Our investigations show that businesses affected by higher minimum-wage measures often absorb the increased labor costs by making adjustments other than workforce cuts. Why might that be? Obviously, cutting workforces reduce firms’ ability to serve growing customer bases or sustain or expand their operations. Businesses that want to compete and expand are likely to look for other ways to absorb higher labor costs. And it is important to recognize that some fast-food employees already make more than $15 an hour and wages are just one kind of cost for these businesses. Earlier this year, we posted a working paper online that examines how fast-food businesses could use a variety of other adjustments to absorb the cost increases imposed by a $15 minimum. We take into account data on growth in the fast-food industry and the impact of fast-food price increases on customer demand; and we also examine the costs of employee turnover. Our research shows that the average U.S. fast-food restaurant is likely to see its overall costs increase by only about 3.4 percent per year during a four-year phase-in for a $15 minimum wage. During this period, firms in the fast-food industry can use the following adjustments to fully absorb that modest increase in costs.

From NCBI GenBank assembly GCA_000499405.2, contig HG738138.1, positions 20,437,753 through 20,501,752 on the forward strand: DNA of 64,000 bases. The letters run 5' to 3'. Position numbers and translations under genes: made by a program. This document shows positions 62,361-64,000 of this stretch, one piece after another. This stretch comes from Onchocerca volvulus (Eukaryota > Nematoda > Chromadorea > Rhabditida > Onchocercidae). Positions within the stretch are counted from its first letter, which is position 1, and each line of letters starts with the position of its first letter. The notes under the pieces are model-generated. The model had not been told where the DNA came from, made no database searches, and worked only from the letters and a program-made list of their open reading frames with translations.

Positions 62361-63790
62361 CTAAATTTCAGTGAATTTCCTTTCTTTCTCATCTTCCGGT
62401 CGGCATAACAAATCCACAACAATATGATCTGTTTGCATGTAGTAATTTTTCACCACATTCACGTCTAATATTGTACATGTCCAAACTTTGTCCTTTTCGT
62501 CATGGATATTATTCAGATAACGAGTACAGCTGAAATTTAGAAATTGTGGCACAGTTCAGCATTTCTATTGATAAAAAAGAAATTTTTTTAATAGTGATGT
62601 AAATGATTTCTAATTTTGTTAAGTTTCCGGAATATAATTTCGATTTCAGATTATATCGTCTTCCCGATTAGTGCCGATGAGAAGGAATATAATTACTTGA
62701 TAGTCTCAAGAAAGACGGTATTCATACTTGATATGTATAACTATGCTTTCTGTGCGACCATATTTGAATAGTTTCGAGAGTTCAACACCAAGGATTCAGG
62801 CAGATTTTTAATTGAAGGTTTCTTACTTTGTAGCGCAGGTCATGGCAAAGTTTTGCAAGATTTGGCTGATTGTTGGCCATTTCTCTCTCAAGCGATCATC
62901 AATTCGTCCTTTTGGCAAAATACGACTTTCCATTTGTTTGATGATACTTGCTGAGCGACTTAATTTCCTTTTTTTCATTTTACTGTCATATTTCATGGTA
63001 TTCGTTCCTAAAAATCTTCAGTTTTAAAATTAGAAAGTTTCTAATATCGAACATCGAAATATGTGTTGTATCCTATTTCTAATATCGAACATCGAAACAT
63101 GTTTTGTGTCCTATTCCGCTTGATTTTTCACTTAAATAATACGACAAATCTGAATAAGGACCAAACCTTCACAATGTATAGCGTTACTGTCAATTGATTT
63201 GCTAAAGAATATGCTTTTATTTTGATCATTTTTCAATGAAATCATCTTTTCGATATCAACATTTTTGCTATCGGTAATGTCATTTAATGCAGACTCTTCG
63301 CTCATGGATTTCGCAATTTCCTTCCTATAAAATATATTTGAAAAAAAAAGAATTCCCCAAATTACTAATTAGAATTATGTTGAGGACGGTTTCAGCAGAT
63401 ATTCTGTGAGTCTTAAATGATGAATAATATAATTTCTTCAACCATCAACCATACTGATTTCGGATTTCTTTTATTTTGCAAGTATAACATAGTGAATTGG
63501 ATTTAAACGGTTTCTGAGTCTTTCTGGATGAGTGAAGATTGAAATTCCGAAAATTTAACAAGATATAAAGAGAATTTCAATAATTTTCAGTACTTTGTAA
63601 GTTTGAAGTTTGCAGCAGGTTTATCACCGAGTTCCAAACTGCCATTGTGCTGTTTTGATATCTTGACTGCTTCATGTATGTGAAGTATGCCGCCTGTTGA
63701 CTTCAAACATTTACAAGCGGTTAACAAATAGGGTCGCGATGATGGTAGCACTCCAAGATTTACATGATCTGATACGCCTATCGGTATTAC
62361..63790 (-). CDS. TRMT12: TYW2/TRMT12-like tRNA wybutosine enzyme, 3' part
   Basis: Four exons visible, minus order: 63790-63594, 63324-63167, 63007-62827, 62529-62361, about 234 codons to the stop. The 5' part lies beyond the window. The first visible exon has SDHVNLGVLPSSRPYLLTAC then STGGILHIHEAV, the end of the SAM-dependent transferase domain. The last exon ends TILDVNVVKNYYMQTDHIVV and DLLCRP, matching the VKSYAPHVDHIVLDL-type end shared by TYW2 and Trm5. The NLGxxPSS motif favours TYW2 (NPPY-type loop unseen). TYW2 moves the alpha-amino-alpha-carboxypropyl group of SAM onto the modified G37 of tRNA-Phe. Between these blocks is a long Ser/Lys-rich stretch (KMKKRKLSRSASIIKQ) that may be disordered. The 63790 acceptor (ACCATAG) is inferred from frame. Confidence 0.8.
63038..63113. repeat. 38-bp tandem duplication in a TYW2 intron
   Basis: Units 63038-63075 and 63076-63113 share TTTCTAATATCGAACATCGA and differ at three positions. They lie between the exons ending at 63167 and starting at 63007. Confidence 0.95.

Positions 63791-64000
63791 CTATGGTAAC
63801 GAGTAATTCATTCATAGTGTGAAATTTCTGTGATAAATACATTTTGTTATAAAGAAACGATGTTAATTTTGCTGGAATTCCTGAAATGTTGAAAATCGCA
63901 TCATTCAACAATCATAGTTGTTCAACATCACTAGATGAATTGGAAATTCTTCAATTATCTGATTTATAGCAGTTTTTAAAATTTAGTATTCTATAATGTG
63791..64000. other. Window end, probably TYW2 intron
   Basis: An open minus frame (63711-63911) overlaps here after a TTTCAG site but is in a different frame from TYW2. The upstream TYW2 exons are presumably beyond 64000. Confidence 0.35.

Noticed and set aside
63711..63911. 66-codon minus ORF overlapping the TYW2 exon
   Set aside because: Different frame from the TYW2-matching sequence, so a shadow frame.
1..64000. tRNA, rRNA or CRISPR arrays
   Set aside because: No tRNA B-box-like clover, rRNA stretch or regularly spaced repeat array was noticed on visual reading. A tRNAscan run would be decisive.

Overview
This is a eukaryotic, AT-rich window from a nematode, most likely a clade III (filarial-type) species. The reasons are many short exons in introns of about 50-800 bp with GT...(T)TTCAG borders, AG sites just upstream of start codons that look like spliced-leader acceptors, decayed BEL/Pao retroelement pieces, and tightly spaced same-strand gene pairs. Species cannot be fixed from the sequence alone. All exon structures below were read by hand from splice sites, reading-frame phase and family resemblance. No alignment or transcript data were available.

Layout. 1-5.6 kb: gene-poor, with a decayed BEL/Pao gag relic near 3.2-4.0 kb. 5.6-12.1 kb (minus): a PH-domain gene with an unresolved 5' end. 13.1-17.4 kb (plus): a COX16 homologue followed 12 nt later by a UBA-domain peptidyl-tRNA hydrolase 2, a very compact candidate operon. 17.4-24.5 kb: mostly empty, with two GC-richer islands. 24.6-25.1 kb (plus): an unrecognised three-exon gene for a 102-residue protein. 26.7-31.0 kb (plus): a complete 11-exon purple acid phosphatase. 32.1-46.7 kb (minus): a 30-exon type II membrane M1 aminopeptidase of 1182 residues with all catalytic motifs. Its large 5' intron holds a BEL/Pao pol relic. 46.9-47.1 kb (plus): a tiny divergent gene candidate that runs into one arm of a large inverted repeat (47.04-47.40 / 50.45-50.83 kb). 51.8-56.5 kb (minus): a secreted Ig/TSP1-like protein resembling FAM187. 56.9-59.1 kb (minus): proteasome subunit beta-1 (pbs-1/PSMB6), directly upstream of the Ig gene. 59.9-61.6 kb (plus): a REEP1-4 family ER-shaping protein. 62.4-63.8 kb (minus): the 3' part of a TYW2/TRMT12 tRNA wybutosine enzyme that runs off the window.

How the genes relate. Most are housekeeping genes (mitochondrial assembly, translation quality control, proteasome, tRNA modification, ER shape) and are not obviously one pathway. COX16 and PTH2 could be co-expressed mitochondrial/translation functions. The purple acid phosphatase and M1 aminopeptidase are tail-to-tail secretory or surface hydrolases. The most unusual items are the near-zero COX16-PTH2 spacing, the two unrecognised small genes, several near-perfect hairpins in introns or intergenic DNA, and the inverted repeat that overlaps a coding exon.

- Savings from reduced worker turnover: Approximately one fifth of the cost of increasing the minimum wage to $15 would be offset by gains employers would receive from reduced employee turnover. Employees who are paid more tend to stay in their jobs longer, reducing the need for managers to spend time finding and training new workers.